And weepy.
It is done. It is finished.
All I have to do is admit my weakness and receive His strength.
Admit my selfishness, my self-centeredness, my obsession with my own way.
And rest in His love, His mercy, His forgiveness, His grace, and His peace.

There in the front row of First Presbyterian Church in uptown Charlotte,
I saw them come. I saw us come.
The hungry, the thirsty, the fearful, the broken, and the weepy.
Take the bread, dip it into the juice. Eat.
Then we filed out of the church, back to offices, schools, and back home.

For a few moments at least, we felt the fullness of faith,
the connection of our community,
the hope of glory.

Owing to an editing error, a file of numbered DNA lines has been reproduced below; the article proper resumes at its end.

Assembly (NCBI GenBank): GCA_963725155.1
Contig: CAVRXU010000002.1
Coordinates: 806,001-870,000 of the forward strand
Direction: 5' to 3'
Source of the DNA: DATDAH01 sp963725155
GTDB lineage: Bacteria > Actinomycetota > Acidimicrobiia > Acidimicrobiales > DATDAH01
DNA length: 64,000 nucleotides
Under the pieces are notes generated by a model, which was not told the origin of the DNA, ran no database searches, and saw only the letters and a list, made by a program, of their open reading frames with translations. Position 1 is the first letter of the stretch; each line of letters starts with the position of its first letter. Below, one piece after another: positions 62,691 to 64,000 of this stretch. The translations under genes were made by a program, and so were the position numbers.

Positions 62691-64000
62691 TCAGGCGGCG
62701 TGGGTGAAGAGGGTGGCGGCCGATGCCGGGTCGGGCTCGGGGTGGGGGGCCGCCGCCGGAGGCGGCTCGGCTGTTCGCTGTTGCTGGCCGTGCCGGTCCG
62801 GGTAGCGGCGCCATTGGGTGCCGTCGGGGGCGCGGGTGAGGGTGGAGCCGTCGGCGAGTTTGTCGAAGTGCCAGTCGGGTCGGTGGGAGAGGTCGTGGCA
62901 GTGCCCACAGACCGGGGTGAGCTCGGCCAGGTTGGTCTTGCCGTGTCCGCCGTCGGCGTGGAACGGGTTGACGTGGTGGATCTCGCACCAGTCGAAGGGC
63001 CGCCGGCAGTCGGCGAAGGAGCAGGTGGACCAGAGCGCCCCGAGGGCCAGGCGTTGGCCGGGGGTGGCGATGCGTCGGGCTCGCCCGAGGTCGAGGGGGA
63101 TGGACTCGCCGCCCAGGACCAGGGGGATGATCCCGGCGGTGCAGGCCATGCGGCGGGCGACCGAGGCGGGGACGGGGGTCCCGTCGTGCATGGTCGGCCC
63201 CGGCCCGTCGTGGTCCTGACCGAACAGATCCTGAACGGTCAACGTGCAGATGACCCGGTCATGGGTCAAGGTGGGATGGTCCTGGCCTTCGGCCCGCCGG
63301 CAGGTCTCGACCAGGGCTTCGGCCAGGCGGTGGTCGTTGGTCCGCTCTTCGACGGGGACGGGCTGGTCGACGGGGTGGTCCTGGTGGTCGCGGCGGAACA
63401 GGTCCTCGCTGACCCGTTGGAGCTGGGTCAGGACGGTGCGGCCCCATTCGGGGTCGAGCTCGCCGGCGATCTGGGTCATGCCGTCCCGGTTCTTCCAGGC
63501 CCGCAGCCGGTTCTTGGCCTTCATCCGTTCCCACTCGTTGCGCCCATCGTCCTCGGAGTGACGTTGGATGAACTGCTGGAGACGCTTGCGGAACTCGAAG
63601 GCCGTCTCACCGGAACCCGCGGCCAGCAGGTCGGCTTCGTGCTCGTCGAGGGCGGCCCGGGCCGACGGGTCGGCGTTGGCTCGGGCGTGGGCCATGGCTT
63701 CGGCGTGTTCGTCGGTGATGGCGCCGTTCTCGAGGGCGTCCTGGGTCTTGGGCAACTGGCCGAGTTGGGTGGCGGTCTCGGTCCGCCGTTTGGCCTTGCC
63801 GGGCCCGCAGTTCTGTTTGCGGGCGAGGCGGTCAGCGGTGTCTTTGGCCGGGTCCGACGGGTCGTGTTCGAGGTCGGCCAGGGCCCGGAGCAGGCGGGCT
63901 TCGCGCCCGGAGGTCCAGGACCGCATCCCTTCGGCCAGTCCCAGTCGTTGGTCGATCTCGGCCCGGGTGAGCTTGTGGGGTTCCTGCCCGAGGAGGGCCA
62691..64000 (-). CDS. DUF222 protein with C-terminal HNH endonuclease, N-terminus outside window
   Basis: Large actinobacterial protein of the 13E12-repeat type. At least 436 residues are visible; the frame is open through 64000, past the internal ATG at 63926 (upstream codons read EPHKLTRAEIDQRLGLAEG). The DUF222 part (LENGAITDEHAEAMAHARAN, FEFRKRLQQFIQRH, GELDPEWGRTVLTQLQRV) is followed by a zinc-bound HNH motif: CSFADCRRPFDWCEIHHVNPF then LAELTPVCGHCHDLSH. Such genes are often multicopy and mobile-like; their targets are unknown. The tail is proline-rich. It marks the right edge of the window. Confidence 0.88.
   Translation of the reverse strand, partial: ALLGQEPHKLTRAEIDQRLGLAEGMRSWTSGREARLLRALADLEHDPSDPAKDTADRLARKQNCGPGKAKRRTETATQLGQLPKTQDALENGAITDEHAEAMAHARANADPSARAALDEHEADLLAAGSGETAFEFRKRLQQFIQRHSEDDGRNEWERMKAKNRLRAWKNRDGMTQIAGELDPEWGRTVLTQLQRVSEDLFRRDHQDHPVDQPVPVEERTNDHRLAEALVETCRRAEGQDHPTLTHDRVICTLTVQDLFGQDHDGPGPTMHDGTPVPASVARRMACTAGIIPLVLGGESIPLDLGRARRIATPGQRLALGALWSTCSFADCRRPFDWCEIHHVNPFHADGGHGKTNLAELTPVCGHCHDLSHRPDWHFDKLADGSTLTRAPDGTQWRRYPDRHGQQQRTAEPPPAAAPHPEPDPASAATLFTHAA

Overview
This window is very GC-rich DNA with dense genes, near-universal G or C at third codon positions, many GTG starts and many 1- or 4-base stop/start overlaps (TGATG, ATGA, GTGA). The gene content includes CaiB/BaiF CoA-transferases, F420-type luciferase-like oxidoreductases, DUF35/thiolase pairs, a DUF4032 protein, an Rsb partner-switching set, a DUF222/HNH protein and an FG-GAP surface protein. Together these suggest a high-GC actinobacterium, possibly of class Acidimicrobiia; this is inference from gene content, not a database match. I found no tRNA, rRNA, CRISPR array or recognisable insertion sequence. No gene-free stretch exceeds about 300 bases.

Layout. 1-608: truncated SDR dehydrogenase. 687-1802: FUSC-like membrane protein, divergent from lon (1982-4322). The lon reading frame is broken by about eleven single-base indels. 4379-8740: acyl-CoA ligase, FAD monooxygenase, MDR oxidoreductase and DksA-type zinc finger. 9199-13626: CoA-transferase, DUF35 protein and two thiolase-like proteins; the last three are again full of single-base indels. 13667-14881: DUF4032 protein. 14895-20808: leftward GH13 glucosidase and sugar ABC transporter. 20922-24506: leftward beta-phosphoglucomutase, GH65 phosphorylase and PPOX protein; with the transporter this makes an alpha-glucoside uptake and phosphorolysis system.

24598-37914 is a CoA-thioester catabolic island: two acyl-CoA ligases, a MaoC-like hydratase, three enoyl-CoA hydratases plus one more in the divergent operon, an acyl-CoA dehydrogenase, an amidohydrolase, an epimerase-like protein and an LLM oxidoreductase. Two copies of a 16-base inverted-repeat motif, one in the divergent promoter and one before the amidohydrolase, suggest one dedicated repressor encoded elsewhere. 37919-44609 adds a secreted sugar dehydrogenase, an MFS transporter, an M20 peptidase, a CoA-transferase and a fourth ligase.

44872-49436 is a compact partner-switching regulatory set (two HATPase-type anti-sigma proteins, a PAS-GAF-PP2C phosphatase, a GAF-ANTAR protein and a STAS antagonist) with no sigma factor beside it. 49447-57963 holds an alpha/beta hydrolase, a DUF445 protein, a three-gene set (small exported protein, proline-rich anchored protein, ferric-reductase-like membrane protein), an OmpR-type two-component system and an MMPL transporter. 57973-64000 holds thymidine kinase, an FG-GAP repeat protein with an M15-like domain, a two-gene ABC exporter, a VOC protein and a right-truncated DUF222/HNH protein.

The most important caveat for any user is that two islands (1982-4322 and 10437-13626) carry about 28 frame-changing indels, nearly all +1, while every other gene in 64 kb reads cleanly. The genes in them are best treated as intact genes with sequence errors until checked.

When the weepies return - and they certainly will -
we will return to the table.
Hand in hand. Arm in arm.
Together we will partake again.
We will pray. We will hold on to one another.
We will hold one another up.
We will weep together.
We will remember His goodness, His mercy, and His love.

And then we head back out into the world.
Strengthened for the next leg of the journey.

Traveling mercies to you.
To each of us.

Sunday, May 04, 2008

Communities of Faith and Love

In this world of war and anger and hatred and prejudice and fear and doubt and anger and guns and greed and loss and cancer and depression and violence and sorrow and unspeakable acts of horror, there is hope. There is grace. There is love. There is mercy. There is forgiveness. There are people reaching out to other people and supporting each other and caring for one another.